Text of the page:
What The Da Vinci Code has created should interest us, but not because Brown is right about Da Vinci or the infamies of the Catholic Church or powerful secret societies or the real role of Mary Magdalene as apostle and lover to the Christ. The Da Vinci Code is important as an expression of a desire for a spirituality that cannot be had within the confines of the institutionalized church. More simply yet, it is the popular expression of a desire for a kind of meaningfulness to life that is missing for most of us. And certainly, it is the scandalous expression of a willingness to be disobedient to achieve the heretical end of a salvation outside the confines of the church. Through this novel we express our fundamental disgust with our institutionalized lives, and we suggest shocking things that we might previously have imagined were unsayable. The novel offers the unexpected opportunity to flee the dominant culture of Truths-That-Make-No-Sense for the Secret, the Unsayable, and the True. From my point of view, there's nothing wrong with imagining that something's fraudulent about the way our lives are ordered, nothing wrong with wanting to go beyond the illusory in order to know the truth. Beyond the scandal and the sensation and the heavy-handed fiction, it is this assumption of our shared sense of spiritual fraud and the assumption that we're willing to think heretically in order to escape that fraud that makes Brown's deepest appeal to his readers. He promises us liberation, and our eagerness to take up his offer reveals much about our spiritual as well as our political condition.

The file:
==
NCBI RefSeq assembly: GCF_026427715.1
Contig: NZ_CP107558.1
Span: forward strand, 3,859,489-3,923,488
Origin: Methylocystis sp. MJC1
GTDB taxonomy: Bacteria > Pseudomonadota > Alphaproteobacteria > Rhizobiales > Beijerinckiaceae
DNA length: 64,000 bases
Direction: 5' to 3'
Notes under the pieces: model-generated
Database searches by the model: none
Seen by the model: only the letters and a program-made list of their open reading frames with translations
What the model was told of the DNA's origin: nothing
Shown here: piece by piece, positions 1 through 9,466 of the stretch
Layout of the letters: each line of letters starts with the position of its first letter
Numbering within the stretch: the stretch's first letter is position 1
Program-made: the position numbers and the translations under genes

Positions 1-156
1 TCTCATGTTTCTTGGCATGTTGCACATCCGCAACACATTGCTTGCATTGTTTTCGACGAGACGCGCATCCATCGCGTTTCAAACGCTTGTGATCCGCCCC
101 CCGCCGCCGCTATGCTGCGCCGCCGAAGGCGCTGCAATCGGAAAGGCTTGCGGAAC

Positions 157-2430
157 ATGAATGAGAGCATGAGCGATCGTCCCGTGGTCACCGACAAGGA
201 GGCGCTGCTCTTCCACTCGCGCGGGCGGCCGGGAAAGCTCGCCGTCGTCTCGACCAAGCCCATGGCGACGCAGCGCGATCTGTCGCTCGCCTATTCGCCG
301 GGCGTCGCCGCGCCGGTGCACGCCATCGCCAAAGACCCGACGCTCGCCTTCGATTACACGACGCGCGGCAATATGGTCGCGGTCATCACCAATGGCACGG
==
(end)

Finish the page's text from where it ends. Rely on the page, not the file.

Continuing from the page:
You can ping this entry by using http://www.khephra.org/mt-tb.cgi/330 .